An Evolutionary Beverton-Holt Model

  • J. M.  CushingEmail author
Conference paper
Part of the Springer Proceedings in Mathematics & Statistics book series (PROMS, volume 102)


The classic Beverton-Holt (discrete logistic) difference equation, which arises in population dynamics, has a globally asymptotically stable equilibrium (for positive initial conditions) if its coefficients are constants. If the coefficients change in time, then the equation becomes nonautonomous and the asymptotic dynamics might not be as simple. One reason the coefficients can change in time is their evolution by natural selection. If the model coefficients are functions of a heritable phenotypic trait subject to natural selection then, by standard methods for modeling evolution, the model becomes a planar system of coupled difference equations, consisting of a Beverton-Holt type equation for the population dynamics and a difference equation for the dynamics of the mean phenotypic trait. We consider a case when the trait equation uncouples from the population dynamic equation and obtain criteria under which the evolutionary system has globally asymptotically stable equilibria or periodic solutions.


Traitement Par Population Dynamics Equations Global Asymptotic Stability (GAS) Equilibrium Selection Critical Traits 
These keywords were added by machine and not by the authors. This process is experimental and the keywords may be updated as the learning algorithm improves.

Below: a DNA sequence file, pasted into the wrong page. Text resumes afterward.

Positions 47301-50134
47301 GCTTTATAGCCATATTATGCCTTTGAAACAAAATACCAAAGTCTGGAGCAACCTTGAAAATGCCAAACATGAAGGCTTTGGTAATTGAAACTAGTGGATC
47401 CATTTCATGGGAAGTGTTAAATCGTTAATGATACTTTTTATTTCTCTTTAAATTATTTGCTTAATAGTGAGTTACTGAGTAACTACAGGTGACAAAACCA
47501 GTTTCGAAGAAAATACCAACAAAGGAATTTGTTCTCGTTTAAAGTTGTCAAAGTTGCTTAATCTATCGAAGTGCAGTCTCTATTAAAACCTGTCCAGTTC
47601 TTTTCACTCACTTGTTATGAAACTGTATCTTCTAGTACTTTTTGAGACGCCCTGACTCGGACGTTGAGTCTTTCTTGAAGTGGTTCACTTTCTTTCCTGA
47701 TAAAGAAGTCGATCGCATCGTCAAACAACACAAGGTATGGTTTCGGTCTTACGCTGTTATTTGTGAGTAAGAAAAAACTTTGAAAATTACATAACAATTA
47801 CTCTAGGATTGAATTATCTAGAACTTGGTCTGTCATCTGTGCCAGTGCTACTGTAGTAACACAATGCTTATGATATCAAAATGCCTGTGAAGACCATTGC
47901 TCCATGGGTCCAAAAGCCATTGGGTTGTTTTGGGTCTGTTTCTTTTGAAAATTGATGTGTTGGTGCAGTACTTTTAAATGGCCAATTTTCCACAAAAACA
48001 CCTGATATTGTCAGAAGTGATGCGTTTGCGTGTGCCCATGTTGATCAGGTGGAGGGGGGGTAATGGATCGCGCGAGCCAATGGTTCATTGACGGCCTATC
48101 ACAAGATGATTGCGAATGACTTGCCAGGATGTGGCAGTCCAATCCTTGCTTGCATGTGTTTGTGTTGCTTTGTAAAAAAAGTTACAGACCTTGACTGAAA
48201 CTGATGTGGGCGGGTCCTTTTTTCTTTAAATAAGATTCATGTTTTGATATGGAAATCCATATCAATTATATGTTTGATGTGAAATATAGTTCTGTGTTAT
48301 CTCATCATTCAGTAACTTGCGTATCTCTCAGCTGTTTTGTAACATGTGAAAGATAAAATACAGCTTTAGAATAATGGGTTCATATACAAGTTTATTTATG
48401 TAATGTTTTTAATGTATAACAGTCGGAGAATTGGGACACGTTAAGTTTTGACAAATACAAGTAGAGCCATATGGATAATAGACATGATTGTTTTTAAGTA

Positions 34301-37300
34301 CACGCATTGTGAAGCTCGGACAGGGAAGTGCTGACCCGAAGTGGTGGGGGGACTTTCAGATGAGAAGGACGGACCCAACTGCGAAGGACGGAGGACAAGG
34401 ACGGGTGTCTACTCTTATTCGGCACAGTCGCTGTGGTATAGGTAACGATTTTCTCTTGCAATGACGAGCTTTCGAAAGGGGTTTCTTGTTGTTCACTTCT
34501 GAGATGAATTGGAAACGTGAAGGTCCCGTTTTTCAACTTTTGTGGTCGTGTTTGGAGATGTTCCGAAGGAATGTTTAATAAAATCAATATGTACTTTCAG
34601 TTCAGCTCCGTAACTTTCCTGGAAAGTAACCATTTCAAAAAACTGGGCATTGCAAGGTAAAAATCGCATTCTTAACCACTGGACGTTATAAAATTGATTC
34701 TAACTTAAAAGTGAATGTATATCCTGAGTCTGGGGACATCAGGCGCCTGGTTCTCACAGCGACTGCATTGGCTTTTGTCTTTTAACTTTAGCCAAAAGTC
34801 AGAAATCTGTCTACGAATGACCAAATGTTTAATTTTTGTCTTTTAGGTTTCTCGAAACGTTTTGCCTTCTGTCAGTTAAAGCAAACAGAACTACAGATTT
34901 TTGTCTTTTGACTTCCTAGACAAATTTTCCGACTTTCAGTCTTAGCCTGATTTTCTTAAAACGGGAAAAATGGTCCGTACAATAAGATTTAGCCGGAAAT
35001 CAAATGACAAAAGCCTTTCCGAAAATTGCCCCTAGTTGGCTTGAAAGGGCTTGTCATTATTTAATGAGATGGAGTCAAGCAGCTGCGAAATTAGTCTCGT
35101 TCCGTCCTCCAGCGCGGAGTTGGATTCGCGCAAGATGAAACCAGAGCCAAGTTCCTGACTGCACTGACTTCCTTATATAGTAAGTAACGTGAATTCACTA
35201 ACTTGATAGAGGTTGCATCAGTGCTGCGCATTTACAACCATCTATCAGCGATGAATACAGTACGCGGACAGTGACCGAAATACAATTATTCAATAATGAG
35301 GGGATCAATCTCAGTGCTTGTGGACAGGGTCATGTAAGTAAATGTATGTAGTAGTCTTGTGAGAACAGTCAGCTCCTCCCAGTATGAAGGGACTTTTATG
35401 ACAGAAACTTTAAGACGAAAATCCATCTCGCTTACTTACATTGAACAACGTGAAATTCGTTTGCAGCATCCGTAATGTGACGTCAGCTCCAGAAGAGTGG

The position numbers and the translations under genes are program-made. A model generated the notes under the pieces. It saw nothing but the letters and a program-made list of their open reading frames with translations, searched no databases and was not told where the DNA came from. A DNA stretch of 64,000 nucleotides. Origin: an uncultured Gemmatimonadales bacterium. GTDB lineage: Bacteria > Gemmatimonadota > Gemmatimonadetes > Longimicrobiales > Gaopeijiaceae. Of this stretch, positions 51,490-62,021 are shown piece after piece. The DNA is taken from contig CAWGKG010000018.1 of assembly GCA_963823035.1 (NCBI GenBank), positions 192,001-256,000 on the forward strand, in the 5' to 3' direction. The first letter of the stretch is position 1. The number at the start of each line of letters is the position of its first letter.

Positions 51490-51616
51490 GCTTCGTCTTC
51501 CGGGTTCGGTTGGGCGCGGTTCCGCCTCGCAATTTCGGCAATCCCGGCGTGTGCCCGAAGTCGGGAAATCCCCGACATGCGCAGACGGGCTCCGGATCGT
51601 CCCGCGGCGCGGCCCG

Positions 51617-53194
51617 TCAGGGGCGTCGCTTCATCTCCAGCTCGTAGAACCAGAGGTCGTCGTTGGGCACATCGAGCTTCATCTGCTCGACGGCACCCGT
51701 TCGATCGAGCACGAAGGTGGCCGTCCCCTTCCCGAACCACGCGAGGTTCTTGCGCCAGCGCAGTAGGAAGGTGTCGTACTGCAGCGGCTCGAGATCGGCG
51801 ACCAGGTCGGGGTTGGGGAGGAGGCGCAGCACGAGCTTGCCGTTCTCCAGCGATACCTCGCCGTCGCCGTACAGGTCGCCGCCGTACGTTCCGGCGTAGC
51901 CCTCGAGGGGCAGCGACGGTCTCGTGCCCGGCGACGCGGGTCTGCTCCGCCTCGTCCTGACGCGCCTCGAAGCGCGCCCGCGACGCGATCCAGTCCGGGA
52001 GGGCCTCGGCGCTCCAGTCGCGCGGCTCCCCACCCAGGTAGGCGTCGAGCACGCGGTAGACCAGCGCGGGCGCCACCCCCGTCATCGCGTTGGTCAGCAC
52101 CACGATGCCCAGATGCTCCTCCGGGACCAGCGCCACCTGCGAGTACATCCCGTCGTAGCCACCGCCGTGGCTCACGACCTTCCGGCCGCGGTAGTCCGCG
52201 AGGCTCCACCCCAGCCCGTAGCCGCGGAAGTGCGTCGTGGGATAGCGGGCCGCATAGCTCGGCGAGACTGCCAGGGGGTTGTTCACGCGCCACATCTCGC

J.M. Cushing was supported by NSF grant DMS 0917435.


  1. 1.
    Abrams, P.A.: Modelling the adaptive dynamics of traits involved in inter- and intraspecific interactions: an assessment of three methods. Ecol. Lett. 4, 166–175 (2001)CrossRefGoogle Scholar
  2. 2.
    Cushing, J.M.: Periodically forced nonlinear systems of difference equations. J. Differ. Equ. Appl. 3, 547–561 (1998)CrossRefzbMATHMathSciNetGoogle Scholar
  3. 3.
    Cushing, J.M.: A bifurcation theorem for Darwinian matrix models. Nonlinear Stud. 17(1), 1–13 (2010)zbMATHMathSciNetGoogle Scholar
  4. 4.
    Dercole, F., Rinaldi, S.: Analysis of Evolutionary Processes: The Adaptive Dynamics Approach and Its Applications. Princeton University Press, Princeton (2008)Google Scholar
  5. 5.
    Lande, R.: Natural selection and random genetic drift in phenotypic evolution. Evolution 30, 314–334 (1976)CrossRefGoogle Scholar
  6. 6.
    Leslie, P.H.: Further notes on the use of matrices in population mathematics. Biometrika 35, 213–245 (1948)CrossRefzbMATHMathSciNetGoogle Scholar
  7. 7.
    Pielou, E.C.: Mathematical Ecology. Wiley Interscience, New York (1967)Google Scholar
  8. 8.
    Poole, R.W.: An Introduction to Quantitative Ecology. McGraw-Hill Series in Population Biology, McGraw-Hill Book Company, New York (1974)Google Scholar
  9. 9.
    Skellam, J.F.: Studies in statistical ecology. 1. Spatial pattern. Biometrika 39, 346–362 (1952)zbMATHGoogle Scholar
  10. 10.
    Utida, S.: Damped oscillation of population density at equilibrium. Res. Popul. Ecol. 9, 1–9 (1967)CrossRefGoogle Scholar
  11. 11.
    Vincent, T.L., Brown, J.S.: Evolutionary Game Theory, Natural Selection, and Darwinian Dynamics. Cambridge University Press, Cambridge (2005)CrossRefzbMATHGoogle Scholar

Copyright information

© Springer-Verlag Berlin Heidelberg 2014

Authors and Affiliations

  1. 1.Department of Mathematics and The Interdisciplinary Program in Applied MathematicsUniversity of ArizonaTucsonUSA

Personalised recommendations